Even with a hundred years under his belt, life can still surprise Harold Searle, which might be one of the secrets to his longevity.

“I just lived it day by day,” Searle says. “I didn't worry about being killed tomorrow or anything like that, and just kept on livin' and the first thing I knew, I was a hundred years old!”

In truth, there was much more than that, of course.

Searle was born in Saskatchewan and young Harold wanted to serve his country as a pilot in Second World War, but was rejected, so he applied to the Royal Canadian Mounted Police. He kicked off a 25-year year career with the force in 1941 and retired at Christmas-time in 1966 before launching a second career as a probation officer.

It all means he's not only lived history - he's part of it.

When Winston Churchill passed though Halifax en route to meet U.S. President Franklin Roosevelt and Canadian Prime Minister Mackenzie King in Quebec City in 1943, Harold was among the officers assigned to protect the British prime minister in Canada.

They were all sworn to secrecy.

"I got back to Windsor the next morning, and I think everybody in Windsor knew he had passed through Halifax,” Searle said. “It wasn't any secret.”

It's been a week of tributes for Harold as more than a hundred gathered at RCMP headquarters in Dartmouth on the weekend to celebrate his birthday. And he never misses an opportunity to get together with other veterans.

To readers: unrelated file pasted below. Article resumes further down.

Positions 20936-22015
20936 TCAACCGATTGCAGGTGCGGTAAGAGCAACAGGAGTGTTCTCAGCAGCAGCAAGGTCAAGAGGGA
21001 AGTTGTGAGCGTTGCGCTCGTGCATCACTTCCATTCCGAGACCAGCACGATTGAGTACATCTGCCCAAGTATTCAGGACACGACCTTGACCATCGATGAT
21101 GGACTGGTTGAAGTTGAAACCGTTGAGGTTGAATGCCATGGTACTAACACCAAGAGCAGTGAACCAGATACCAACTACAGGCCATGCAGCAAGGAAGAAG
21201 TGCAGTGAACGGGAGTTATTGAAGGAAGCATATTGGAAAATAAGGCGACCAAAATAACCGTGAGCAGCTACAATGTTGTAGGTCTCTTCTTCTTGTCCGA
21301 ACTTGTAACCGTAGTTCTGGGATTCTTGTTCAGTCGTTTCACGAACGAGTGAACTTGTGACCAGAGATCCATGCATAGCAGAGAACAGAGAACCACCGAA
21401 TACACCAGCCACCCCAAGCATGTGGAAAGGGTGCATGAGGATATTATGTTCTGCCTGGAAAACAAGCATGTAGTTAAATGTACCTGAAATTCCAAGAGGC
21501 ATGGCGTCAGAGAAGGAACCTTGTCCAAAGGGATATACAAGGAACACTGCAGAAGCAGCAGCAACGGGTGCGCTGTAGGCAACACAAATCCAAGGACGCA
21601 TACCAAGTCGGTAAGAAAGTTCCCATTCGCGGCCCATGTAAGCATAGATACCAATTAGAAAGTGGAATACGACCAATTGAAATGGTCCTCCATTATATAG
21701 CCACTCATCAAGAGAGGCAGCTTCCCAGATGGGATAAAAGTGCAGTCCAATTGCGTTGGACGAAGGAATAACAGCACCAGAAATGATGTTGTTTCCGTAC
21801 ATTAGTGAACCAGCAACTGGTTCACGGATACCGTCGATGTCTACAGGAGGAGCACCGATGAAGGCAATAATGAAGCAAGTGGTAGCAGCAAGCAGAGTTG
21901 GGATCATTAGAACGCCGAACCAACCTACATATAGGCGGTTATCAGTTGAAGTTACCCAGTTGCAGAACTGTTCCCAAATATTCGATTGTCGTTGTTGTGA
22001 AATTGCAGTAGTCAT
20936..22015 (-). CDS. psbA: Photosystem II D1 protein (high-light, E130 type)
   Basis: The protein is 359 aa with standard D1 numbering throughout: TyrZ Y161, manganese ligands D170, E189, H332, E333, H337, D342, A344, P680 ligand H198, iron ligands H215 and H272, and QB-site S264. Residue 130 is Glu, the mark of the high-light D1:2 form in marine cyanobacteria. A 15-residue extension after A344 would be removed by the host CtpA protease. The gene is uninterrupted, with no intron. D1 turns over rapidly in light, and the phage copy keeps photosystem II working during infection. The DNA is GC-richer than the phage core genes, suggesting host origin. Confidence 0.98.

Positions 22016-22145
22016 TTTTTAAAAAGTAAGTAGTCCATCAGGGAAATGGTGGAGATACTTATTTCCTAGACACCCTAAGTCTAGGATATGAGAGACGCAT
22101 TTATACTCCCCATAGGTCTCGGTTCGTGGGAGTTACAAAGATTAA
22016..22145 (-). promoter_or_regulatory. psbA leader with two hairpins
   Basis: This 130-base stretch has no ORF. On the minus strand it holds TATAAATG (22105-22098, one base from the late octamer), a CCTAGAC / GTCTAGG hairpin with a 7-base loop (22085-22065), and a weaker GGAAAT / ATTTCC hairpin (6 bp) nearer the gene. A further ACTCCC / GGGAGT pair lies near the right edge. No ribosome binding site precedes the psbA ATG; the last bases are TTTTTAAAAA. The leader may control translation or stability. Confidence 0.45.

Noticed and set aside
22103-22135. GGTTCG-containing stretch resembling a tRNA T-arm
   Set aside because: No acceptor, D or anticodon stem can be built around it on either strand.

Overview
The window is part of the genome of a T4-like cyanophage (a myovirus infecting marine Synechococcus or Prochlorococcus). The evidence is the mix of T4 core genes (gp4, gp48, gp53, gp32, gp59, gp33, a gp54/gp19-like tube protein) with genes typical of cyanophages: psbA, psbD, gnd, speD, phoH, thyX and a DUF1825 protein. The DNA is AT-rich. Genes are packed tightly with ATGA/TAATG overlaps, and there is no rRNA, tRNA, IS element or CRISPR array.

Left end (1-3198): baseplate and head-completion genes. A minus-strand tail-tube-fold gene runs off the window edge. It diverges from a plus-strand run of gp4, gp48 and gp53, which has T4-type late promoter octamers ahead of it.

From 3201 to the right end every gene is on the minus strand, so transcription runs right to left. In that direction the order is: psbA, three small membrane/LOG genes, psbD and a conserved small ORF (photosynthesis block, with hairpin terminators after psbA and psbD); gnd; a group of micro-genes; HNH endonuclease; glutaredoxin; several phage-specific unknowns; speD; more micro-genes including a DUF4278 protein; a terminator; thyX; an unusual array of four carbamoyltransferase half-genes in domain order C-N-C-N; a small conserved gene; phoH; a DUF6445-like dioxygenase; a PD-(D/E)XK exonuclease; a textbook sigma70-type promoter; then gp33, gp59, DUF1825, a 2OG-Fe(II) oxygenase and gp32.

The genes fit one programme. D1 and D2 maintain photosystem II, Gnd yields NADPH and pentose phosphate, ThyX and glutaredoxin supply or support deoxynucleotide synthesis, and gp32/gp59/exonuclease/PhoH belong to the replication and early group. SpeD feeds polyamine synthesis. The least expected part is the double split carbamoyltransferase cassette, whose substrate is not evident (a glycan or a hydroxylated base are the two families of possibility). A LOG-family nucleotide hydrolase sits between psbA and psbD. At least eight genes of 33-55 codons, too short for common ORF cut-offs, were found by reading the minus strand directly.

He is the third-oldest former Mountie in the country, says Brian Brennan of the Nova Scotia RCMP.

"So, I'm quite proud of Harold,” said Brennan. “Harold has actually drawn twice as many years of pension as he actually put in -- which I think is wonderful.”

Harold is a marvel even to his family as he lived on his own in Windsor, N.S., until he was 97. He helped deliver Meals on Wheels into his early 90s and bowled until he was 95.

They admit arthritis has slowed him down in recent years, but he still enjoys the company of his younger girlfriend, Dorothy, who's only 94.

He also still drives, but avoids the city, says his daughter, Helen Searle.

“But he will drive from his place … to me because it’s a straight highway,” she said.

Surrounded by loved ones, Harold Searle now begins his second century of service, which is shaping up much like the last one.

“No, I really haven't made any type of plans, other than going, pretty well the way I am,” he said.

With files from CTV Atlantic’s Bruce Frisko.